American Axle's ten-week strike is one of the primary causes for the short supply, and GM hopes this offer will get the strike over and production back on track.
So far GM has had to cut production back or idle as many as 30 of its assembly lines in North America, which has cost GM over 100,000 vehicles in production and $800 million in revenue.
The UAW seems happy about the offer, most of which is intended to cover the costs employee buyouts, early retirements and wage buy downs, reports The Detroit News.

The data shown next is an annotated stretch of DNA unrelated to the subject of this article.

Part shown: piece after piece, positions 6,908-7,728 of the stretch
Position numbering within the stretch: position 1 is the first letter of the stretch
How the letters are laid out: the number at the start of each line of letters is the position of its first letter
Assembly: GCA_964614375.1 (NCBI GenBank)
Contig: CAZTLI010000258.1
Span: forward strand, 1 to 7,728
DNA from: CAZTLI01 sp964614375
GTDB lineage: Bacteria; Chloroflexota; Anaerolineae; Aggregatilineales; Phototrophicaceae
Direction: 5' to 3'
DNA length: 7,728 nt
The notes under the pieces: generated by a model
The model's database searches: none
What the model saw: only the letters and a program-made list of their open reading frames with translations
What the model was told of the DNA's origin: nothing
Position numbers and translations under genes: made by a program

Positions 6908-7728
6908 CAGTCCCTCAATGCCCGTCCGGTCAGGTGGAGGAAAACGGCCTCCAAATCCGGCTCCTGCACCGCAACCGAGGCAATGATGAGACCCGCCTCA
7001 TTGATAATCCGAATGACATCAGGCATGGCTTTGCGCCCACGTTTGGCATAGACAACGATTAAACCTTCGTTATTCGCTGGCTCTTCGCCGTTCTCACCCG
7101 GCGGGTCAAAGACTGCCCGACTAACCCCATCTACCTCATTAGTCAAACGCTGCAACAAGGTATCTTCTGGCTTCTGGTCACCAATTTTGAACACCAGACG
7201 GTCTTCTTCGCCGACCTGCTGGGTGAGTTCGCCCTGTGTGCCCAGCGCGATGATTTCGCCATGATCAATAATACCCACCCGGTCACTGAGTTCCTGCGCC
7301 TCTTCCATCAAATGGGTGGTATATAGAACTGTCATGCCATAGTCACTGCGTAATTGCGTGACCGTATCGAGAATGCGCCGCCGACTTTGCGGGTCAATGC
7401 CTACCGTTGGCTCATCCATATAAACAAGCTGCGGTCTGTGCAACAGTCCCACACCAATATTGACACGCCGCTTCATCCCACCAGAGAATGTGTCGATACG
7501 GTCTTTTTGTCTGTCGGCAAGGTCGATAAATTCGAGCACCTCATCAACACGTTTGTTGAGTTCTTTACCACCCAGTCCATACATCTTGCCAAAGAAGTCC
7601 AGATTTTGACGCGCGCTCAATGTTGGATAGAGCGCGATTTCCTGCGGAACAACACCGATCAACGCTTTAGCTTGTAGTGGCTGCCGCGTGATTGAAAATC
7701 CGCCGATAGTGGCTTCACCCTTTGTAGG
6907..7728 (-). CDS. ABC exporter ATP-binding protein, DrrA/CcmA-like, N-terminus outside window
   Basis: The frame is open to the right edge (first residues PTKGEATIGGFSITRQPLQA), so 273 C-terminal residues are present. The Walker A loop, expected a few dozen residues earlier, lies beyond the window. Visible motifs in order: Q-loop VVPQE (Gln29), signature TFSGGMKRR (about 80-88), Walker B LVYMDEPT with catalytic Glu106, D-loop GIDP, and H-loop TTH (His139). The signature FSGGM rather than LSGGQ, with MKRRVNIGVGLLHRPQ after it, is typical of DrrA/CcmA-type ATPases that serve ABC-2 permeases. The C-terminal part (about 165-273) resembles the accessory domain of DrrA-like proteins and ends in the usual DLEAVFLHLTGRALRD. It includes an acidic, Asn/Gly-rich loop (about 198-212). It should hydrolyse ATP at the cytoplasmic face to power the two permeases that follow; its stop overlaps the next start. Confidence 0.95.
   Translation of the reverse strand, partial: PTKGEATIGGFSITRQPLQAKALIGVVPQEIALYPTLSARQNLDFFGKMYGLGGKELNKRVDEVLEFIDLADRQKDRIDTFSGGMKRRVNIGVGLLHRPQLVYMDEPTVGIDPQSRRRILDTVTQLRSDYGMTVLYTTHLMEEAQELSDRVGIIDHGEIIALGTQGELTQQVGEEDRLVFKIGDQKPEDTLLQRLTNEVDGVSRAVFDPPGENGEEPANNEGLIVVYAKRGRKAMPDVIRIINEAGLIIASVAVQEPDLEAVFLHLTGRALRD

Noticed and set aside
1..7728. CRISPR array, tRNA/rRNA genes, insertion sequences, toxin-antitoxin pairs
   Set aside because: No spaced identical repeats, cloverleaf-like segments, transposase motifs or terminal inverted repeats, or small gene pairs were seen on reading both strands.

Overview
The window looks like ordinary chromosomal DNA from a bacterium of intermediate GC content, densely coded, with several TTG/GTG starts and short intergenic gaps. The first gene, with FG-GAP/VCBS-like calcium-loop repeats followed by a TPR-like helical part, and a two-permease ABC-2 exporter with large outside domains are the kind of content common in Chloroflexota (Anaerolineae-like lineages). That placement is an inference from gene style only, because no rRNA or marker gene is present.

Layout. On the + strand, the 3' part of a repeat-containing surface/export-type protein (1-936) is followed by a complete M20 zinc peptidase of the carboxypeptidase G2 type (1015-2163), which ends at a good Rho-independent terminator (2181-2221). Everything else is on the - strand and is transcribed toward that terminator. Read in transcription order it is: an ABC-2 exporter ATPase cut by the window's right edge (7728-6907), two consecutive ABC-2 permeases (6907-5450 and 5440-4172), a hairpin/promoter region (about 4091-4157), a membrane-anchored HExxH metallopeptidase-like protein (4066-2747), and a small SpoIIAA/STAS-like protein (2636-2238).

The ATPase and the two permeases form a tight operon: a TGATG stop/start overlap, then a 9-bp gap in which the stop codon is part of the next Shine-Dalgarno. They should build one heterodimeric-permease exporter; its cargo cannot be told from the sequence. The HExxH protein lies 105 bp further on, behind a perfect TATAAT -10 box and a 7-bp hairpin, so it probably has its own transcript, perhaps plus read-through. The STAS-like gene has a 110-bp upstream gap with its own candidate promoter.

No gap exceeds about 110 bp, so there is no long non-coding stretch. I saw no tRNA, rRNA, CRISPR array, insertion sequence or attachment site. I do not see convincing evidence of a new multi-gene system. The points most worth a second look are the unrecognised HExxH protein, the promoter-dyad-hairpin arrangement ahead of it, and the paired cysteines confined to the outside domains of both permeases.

However, GM still has other strikes choking its supply line. The UAW strikes at two Chevrolet Malibu plants are slowing production of a model already in short supply, and are also affecting production of several crossovers also produced at those plants.
The UAW says the strikes are unrelated to the American Axle matter, and are instead based on local contract issues. Whatever the cause for the strikes, GM has cut back forecasts for its light truck production through the end of the year, reports Automotive News, despite an increase in supply of axles from Mexico to meet 50% of GM's need.